But it is far worse than that. The stink of rot and the tingle of crystalline salty damp that gets into your very bones has caused a cultural arthritis that has warped Venice’s white Istrian stone exoskeleton and bloomed like a red-rose rash of acne across the colored marble of the Palazzo Ducale. The city’s 118 islands and 150 canals, originally perched upon four-meter pilings plunged deep into the sandy marshlands of Torcello, Iesolo ,and Malamocco in the fifth century AD – culminating in over a million stakes, harvested from forests as far away as Slovenia, Croatia and Montenegro, supporting the Santa Maria Della Salute church – were already teetering on the brink of desecration. It is a sort of decadent decay perfectly symbolized by works such as the elusive and anonymous Instagram artist Banksy’s drawing of a migrant child wearing a life-jacket and holding a neon pink flare appearing on a wall near the Campo San Pantalon. This could be seen as a visceral celebration of Venice as a “sanctuary city,” as it was declared after the Emergenza Program, which was explained so eloquently by Deputy Mayor Beppe Caccia back in 2004: “As a refugee management strategy, it was always intended to be long term and forward-thinking. The goal was to help these people integrate into society.”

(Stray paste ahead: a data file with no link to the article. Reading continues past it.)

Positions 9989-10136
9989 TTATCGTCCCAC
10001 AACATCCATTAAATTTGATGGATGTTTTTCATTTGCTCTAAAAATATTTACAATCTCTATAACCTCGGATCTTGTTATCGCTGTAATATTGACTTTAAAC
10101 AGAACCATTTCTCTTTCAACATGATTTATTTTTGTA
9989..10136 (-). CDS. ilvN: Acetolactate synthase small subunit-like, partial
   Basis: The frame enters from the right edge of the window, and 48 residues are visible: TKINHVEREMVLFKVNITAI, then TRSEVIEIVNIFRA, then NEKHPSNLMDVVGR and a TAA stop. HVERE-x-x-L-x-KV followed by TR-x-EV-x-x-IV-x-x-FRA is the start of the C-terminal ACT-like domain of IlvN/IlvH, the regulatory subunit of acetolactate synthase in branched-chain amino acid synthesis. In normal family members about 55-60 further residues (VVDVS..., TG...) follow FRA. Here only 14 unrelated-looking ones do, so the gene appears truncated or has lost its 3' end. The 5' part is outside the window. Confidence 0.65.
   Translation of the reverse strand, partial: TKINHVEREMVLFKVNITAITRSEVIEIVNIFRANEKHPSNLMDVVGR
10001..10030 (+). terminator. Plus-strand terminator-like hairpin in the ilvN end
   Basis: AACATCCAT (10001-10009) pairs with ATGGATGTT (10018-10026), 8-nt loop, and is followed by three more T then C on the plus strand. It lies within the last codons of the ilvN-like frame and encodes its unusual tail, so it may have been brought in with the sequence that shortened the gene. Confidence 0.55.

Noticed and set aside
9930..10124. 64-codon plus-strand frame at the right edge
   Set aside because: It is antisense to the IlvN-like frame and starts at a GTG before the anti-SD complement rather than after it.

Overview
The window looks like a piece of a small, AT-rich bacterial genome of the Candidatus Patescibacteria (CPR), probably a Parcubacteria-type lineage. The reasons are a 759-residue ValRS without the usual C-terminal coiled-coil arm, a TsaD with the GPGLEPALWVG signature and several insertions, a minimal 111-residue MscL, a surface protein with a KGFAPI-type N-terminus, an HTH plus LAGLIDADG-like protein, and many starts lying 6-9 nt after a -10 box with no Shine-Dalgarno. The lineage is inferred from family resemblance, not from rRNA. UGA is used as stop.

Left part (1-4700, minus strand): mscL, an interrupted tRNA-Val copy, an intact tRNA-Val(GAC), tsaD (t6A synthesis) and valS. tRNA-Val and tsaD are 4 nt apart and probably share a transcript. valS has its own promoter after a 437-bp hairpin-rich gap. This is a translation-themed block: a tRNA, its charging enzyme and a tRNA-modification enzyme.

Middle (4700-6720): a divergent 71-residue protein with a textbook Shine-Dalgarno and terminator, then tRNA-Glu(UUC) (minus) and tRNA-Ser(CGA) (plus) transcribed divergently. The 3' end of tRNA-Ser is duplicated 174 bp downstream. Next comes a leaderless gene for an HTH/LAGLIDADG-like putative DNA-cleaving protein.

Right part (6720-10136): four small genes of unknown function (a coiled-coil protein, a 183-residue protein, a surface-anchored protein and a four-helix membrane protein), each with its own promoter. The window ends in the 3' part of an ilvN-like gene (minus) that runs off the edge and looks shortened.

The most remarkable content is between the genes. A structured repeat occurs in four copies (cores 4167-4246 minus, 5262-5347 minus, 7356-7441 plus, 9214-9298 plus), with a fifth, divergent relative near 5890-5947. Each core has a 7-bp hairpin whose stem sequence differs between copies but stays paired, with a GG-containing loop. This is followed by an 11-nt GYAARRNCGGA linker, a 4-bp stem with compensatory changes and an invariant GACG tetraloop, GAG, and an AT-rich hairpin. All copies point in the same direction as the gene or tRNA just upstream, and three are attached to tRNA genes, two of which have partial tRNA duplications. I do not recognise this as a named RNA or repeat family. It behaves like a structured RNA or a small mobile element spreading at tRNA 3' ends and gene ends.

This is an approach that has resulted in subsequent so-called humanitarian activities like the Fontego Project, as well as the opening up of an Exiles Café and the Mostra del Cinema. The Leftist authorities are abusing the history and traditions of welcoming travelers and providing lodgings for merchants and traders by giving over a thirteenth-century building to immigrants and asylum-seekers. This rather puts pay to Brodsky’s paean to the city he thinks of as Eden, when he wrote, “Venice is the greatest masterpiece our species produced . . . part damp oxygen, part coffee and prayers.” He describes canal-side house façades as “upright lace.”
Brodsky has written so poetically of the winter light pouring over the lagoon: “And the city lingers in it, savoring its touch, the caress of the infinity whence it came.” Nevertheless, the ghosts of Ezra Pound and Olga Rudge have long since drifted away along the mist-filled cobbled passageways behind the down-at-heel trattorias, where small tables are still pushed together to form a long rectangle for the diners to enjoy bigoli in salsa.